1. Opinion

Times recommends: Ashley Moody for attorney general

EVE EDELHEIT   |   TimesAshley Moody, Republican candidate for attorney general, poses for a portrait at the Tampa Bay Times in St. Petersburg on June 26, 2018.
EVE EDELHEIT | TimesAshley Moody, Republican candidate for attorney general, poses for a portrait at the Tampa Bay Times in St. Petersburg on June 26, 2018.
Published Oct. 2, 2018

The most certain outcome in the November election is that the next Florida attorney general will be from Tampa and have a law degree from the University of Florida. Republican Ashley Moody and Democrat Sean Shaw both have been public servants who have served the community well. Moody has the stronger legal experience and is best prepared to become attorney general and serve on the Cabinet.

Moody, 43, is a fifth generation Floridian who grew up in Plant City and started her career in business litigation at Holland and Knight. She then became a federal prosecutor in Jacksonville and Tampa, working cases involving drugs, fraud and offenses involving firearms. She was elected as a Hillsborough Circuit Court judge in 2006, and she has varied experience in juvenile court, family law and felony criminal divisions. She has a reputation for fairness and for running efficient courtrooms among prosecutors, defense lawyers and fellow judges. Moody resigned last year to campaign and has been strongly supported by term-limited Attorney General Pam Bondi.

As attorney general, Moody should be more independent than the incumbent and less tied to the next governor. She remains committed to seeking ways to provide more access to lawyers and the legal system after volunteering to help victims of domestic violence and being a leader of pro bono efforts. While Moody opposes the constitutional amendment on the November ballot that calls for the automatic restoration of voting rights for most felons who have completed their sentences, she supports the automatic restoration of rights for some nonviolent felons and would streamline the clemency process for some others -- another welcome change from Bondi's support of the unfair, cumbersome system now in place.

Moody pledges to continue to focus on the state's opioid crisis, recognizing education and treatment programs are part of the solution and planning to create a statewide task force to recommend and promote best practices. She would pay close attention to cases involving the abuse of the elderly, and she wants to help crime labs keep up with technological advances. She would be wise to be more circumspect than Bondi about intervening in multistate lawsuits outside Florida that are not in the state's best interests, such as a court fight over the Affordable Care Act in Texas and an environmental lawsuit challenging the clean-up efforts of Chesapeake Bay.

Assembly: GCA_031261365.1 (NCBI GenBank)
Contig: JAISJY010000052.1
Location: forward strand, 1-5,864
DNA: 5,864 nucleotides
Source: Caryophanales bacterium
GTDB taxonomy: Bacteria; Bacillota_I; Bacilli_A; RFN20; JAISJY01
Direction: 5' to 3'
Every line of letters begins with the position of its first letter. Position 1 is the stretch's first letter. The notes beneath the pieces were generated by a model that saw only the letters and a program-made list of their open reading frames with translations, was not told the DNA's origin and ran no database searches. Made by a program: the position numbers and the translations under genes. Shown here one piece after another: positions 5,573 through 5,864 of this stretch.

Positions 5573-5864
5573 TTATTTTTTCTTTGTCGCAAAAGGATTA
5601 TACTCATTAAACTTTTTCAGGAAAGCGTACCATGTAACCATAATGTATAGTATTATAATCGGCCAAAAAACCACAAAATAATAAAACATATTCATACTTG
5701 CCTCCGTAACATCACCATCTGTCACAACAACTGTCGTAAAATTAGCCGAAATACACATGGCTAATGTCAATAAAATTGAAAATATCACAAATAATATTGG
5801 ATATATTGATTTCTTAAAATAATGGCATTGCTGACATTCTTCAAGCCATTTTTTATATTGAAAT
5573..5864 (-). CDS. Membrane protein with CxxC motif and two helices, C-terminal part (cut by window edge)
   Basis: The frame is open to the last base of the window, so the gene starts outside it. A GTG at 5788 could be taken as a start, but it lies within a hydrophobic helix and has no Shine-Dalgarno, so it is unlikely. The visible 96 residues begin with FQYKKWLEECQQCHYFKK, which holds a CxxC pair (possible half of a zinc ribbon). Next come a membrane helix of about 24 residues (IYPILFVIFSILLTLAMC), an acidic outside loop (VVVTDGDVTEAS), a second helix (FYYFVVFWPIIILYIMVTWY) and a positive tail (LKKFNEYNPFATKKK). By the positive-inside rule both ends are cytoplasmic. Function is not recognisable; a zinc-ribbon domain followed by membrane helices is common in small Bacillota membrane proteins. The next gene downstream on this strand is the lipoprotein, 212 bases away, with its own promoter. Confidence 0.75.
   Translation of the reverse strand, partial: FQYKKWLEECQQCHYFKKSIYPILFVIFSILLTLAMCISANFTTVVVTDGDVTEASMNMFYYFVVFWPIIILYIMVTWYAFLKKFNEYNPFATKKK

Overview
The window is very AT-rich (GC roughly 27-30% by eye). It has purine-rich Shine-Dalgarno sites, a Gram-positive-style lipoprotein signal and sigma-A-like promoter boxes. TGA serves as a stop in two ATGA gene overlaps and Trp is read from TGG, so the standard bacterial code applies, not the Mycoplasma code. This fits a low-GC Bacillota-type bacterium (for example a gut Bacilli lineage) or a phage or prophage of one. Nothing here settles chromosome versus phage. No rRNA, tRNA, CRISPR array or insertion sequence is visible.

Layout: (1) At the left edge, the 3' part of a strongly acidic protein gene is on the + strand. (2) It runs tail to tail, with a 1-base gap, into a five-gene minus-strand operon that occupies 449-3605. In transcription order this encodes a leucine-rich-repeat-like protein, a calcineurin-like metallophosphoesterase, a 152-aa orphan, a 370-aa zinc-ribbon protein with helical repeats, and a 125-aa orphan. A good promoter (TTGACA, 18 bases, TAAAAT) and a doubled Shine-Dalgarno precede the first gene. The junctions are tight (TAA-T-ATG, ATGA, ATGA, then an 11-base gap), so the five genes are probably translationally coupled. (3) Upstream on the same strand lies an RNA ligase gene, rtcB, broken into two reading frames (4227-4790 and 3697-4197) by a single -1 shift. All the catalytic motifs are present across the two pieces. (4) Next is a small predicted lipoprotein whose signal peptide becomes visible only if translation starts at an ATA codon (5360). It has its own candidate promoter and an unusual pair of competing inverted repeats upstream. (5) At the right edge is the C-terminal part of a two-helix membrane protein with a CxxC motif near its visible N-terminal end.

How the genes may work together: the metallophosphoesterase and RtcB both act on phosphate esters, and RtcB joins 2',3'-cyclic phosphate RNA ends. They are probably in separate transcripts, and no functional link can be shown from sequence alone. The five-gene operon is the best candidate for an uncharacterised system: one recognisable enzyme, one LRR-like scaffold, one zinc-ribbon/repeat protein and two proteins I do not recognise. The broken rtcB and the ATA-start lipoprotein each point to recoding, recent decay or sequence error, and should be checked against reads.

Shaw, 40, is the son of the late Florida Supreme Court Justice Leander Shaw Jr. and a trial lawer in private practice. He served for two years as the state's insurance consumer advocate under former Chief Financial Officer Alex Sink, dealing with issues such as car insurance, homeowners insurance and workers compensation. The Democrat was elected to the Florida House in 2016 and was a strong voice for his party, but he quickly grew frustrated in the Republican-controlled Legislature.

Shaw is correct that the attorney general's office has become too passive and too often acts like the general counsel to the governor rather than as an independent office. He would try to hold the Legislature accountable for failing to follow the intent of constitutional amendments, including those that legalized medical marijuana and set aside resources for affordable housing and environmental preservation.

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Unlike Moody, Shaw supports a ban on assault weapons and opposes the stand your ground law. He is on the right side of those issues -- but they are issues for the Legislature, not the attorney general. And while Shaw's vow to investigate President Donald Trump's Florida businesses for possible Russian money laundering sounds good on the campaign trail, that is more appropriate for the special counsel in Washington.

Moody has the legal background to be successful and remains committed to helping Floridians who need access to the legal system and protection from abuse. For Florida attorney general, the Tampa Bay Times recommends Ashley Moody.


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